So I did what any red-blooded car enthusiast would do: I kept going around that track as fast as I could, in as many cars as I could. I drove until the sun went down and they closed the gates. It was transcendent. The only problem is that they don’t do it more than once a year. I could talk your ear off all day, but for brevity’s sake, here are the three cars that really got me going.

3. 2014 Chevrolet Corvette

2014 Corvette Coupe

Photo credit: Chevrolet

I’ll be upfront with you, as always, and say that I don’t like how the new C7 Corvette looks. Never have; maybe never will. The greenhouse reminds me of a GT-R, and so do the headlights. The rear end with its odd black lower valence reminds me of a Lexus LF-A. All the vents and strakes everywhere remind me of a Mercedes McLaren SLR. The square taillights look like they came from a two-year-old Camaro.

If there’s one thing that the C7 Corvette does not remind me, it’s all the beautiful, iconic Corvettes that came before.

But then I drove it, and I decided that as long as I don’t have to look at the thing, it’s awesome. The new V8 pumps out 455 horsepower and makes the car fearsomely fast: try 3.8 seconds to 60 mph, plus chest-flattening thrust from 60 to triple digits. The steering is quick and direct, making this the most nimble Corvette ever. The interior is massively improved, with nice materials everywhere and finally some seats that you won’t want to swap out for aftermarket replacements. As a sports car, the new ‘Vette is a perfect 10, and that makes its challenging styling a lot easier to swallow. Can the Corvette engineers improve on perfection? Of course they can. That’s why there’s a Corvette Z06.

2. 2014 Cadillac CTS

Photo credit: Cadillac.

Photo credit: Cadillac

Now here’s one that I definitely didn’t think would make the cut. I hopped into the new CTS 2.0-liter turbo with a “ho” and a “hum,” figuring I might as well try it out while I was there. After a few hot laps, I hopped out with a “Yeehaw!” You’ve probably heard a lot about the redesigned CTS, but did you know they’ve turned it into a bona fide sport sedan? I drove the M6 Gran Turismo shortly after the CTS, and I couldn’t tell you which one has more responsive steering, or a sharper chassis. It’s that good.

The turbo four-cylinder engine, however, is not that good. It yanks the CTS around capably enough, but acceleration isn’t linear, and it doesn’t sound great either. This is a decent motor that does yeoman’s work in the lesser Buick Regal, for example, but it seems a bit out of place in a $50,000 performance car. The CTS I really want to try is the Vsport with its twin-turbo, 420-horsepower V6–but they didn’t have one on hand, so for now I’ll hold onto the four-cylinder CTS as a tantalizing glimpse of this car’s capabilities.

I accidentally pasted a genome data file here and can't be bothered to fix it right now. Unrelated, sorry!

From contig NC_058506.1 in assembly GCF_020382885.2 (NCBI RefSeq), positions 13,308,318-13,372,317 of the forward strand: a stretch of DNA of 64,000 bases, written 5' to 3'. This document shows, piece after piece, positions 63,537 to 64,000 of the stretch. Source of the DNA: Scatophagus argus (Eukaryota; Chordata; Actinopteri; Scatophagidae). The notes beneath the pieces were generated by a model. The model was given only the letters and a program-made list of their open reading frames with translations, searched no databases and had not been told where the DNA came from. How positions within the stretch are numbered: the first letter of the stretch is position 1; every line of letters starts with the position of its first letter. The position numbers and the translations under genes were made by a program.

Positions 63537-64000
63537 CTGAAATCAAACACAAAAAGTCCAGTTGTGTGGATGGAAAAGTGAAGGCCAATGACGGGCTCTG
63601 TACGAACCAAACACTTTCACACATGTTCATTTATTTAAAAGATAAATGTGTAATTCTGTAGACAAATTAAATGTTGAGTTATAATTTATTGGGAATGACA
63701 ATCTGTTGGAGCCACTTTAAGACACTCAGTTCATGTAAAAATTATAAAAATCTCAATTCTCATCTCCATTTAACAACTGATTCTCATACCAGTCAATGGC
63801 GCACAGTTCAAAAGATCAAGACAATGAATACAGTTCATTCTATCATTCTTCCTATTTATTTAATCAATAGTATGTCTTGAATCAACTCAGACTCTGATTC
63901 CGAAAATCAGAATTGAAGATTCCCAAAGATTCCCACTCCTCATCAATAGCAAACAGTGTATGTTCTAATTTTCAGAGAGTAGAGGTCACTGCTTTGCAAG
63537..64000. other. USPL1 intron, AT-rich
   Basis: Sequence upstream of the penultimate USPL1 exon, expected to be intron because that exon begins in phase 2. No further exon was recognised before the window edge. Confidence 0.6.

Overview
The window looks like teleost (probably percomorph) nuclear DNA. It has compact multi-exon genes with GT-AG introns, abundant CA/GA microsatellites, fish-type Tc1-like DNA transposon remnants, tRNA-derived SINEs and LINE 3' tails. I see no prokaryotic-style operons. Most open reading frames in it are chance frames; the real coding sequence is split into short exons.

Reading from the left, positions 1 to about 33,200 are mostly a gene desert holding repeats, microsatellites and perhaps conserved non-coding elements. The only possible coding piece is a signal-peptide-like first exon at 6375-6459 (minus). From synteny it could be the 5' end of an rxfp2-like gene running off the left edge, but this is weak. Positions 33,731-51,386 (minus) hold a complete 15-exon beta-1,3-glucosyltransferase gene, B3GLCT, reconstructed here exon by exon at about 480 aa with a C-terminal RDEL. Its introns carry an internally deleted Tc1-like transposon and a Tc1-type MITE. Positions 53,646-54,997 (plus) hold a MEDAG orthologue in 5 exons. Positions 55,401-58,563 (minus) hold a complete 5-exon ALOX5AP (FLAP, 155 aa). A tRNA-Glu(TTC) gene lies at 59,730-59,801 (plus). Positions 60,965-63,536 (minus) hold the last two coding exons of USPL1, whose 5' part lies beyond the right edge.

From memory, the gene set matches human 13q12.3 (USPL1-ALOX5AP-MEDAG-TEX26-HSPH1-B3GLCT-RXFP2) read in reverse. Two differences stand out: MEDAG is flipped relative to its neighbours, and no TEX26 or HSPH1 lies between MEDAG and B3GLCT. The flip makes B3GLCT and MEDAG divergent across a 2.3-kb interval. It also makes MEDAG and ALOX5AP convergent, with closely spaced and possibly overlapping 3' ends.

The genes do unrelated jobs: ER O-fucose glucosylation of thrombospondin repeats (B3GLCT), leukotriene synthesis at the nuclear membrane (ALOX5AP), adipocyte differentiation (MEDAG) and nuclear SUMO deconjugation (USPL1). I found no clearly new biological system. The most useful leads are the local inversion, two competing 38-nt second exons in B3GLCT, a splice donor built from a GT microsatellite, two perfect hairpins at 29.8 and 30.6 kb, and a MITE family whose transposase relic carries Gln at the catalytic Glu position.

1. 2014 Dodge Viper

Photo credit: Dodge.

Photo credit: Dodge

What, did you think my top pick would be some Euroweenie luxury car? Obviously, I’m going with the American sports car at its most essential: the purpose-built Dodge Viper. I say that even though the Viper has a much nicer interior now, with fancy materials everywhere and Dodge’s excellent 8.4-inch touchscreen interface. It’s got a new body, too, and the Italian influence of parent company Fiat is apparent in the sleeker front end and almost too-delicate headlights. But from the rear, the Viper’s muscles are as ripped as ever. If there’s a better looking posterior in the automotive world right now, I haven’t seen it.

On the track, the Viper is still enough of a handful that they had a trained race-car driver on hand to assist inexperienced pilots. But with (government-mandated) standard stability control onboard, it’s not the spinout-waiting-to-happen that it used to be. Of course, with a 640-horsepower V10 pumping under that endlessly long hood, disaster is always just an overzealous right foot away. That’s the charm of the Viper, though: unlike the cool, calm and collected Corvette, this Dodge still acts like it wants to tear your head off–so when you complete a few laps without incident, it feels like a real accomplishment. Not surprisingly, the Viper was the only car I lined up for again and again that day. Every other car was less daunting to drive, but none was nearly as much fun.

Let’s Talk

Want to know more about these cars? Ask me anything, my friends. Have you driven any hot new cars on the track lately?

Editor’s note: Whether you drive a fancy performance car—as our Gearhead so eloquently praises—or an old clunker, count on Advance Auto Parts to help keep it running right and looking good. Buy online, pick up in store.